For a first time effort, this is a fantastic exercise in horror and satire, and Peele has certainly laid the groundwork for a brilliant filmmaking career. This isn’t for the squeamish–for gore or social commentary. So come in with a strong constitution, and a truly open mind, and you will be greatly rewarded.
This has to be one of the most well known children’s books of all time. Anyone who is anyone remembers this book being read to them by teachers, or their parents, when they were growing up. Alongside our various “Ramona” and “Berenstain Bears” books, was an old library copy of “Where the Wild Things Are”. I remember very little about the book, except the monsters.
The film, directed by Spike Jonze (”Eternal Sunshine of the Spotless Mind”, “Being John Malkovich”), explores the book’s very thin idea about imagination, and creates a real world surrounding an imaginary one reminding me a bit of “The Neverending Story”. In fact, the beginnings of both movies were similar. A young boy with a big imagination is an outcast among his peers and comes from a broken family. In “The Neverending Story”, the character Bastian skips school and falls into the world of the book he’s reading. In “Where the Wild Things Are”, Max loses himself in a far-off island inhabited by big (and somewhat scary) monsters who are facing a crisis.
The film has an uneven feel to it at first because we’re not exactly sure what to like about Max. He’s obnoxious and likes to run around and scream a lot. But what exactly is his problem? Is it the fact that no one listens to him? Is it that he has no friends? We’re not even really sure if he does or not. But I guess we’re supposed to feel sorry for him. I’ll admit that I didn’t really, at first. When he first reaches the island with the monsters, they’re having problems with a monster named Carol (voiced by James Gandolfini); and, like Max, they’re not really sure what his problem is, either. But he’s throwing a temper tantrum, and Max joins in. Carol takes to Max, thinking maybe they understand each other–and Max convinces the monsters that he is a king. Carol makes him their king, and like in the book, they have a “wild rumpus”.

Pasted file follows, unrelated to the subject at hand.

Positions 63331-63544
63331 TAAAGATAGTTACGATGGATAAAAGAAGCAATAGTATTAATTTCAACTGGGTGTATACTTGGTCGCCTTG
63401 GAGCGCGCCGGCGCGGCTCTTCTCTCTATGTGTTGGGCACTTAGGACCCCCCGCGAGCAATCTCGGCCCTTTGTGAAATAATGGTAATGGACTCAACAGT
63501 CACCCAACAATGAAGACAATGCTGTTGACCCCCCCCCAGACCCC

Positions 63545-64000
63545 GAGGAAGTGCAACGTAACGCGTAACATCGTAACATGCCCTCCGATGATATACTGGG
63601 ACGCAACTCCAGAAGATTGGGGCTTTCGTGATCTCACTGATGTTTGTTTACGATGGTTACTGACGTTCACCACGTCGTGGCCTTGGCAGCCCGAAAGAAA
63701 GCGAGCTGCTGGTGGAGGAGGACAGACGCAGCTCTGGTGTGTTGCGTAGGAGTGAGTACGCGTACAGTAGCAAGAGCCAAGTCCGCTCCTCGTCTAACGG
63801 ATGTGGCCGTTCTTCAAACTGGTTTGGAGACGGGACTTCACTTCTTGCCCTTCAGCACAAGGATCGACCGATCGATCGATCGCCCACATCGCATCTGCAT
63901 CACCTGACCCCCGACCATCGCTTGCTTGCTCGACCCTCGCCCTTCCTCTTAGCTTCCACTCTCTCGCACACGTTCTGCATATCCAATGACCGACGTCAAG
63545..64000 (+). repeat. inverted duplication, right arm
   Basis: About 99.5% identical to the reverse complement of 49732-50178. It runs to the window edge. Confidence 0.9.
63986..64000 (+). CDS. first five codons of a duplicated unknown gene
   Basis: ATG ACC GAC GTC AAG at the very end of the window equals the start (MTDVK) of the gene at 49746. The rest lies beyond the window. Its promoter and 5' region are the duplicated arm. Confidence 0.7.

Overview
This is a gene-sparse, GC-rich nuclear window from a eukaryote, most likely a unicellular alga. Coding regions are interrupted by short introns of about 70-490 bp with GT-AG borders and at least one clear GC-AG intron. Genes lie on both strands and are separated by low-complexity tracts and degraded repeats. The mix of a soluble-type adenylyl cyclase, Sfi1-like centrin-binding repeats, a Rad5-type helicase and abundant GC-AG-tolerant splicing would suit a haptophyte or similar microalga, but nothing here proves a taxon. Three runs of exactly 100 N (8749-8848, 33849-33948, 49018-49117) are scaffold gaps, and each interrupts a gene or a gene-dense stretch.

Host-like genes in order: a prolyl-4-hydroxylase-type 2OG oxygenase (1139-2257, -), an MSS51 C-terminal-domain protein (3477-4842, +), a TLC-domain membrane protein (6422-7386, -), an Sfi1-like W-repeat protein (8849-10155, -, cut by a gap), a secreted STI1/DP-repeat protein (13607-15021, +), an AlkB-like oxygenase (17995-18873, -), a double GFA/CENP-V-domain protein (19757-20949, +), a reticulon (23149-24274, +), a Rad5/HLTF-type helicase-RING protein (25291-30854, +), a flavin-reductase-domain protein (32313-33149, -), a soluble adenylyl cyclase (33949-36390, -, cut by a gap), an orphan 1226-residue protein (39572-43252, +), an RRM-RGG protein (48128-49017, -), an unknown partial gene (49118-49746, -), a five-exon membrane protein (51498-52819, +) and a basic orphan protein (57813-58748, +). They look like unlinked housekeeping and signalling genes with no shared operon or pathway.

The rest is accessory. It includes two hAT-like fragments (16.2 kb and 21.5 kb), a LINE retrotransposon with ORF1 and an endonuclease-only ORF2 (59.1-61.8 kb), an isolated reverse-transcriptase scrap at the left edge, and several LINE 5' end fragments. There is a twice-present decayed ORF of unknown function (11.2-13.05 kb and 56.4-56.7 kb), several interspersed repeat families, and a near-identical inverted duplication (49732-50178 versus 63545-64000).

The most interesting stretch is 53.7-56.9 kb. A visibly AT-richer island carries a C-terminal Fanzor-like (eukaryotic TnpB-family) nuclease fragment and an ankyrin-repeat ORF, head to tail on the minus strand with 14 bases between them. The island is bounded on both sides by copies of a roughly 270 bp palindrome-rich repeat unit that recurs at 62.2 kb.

At this point in the film, I was really lost on what this was about. It seemed to have no direction. Because the screenplay didn’t flesh out Max’s character enough, we’re only left with a bunch of howling creatures and a howling boy set against a howling soundtrack.
But once the plot unfolds with bringing a conflict in, it does take shape and in the end, redeems itself. A character, KW, has two owl friends named Bob and Terry that for some reason Carol doesn’t like. What you don’t find out is why–but I believe that may be the point. Carol is just being selfish and while he wants everything to be the way it was–with everyone together–he refuses to change himself or be more open minded. In Max’s real life situation, he is exactly like Carol. He’s broken away from his family because he doesn’t want to adapt or accept change.
At least, that’s what I got out of it. The film’s major flaw is the directionlessness of the first two acts. It has moments of fun and laughter; but because it seems to have no purpose, sometimes it feels empty and hard to follow. And for a supposedly imaginative movie about the exploration of imagination, it seemed fairly unimaginative in its execution. I could see not only the children in the audience squirming, but the parents were just as clueless and impatient. The film finishes strong, however; and James Gandolfini’s fine performance as Carol saves the movie. His intensity and sadness provide depth that allows you to feel something for him. And him being the window character for Max, we feel something for him as well.
Overall, the film is a good one–but I’m not sure what kids will take away from it. If they’re not incredibly petrified by the monsters, they might be confused by what is going on during the movie and wondering why the monsters are depressed. But if they get the fact that the movie is about selfishness and why it’s important to open your mind and change with the situation, then the film has done its job.
I just think it could have been done a bit better.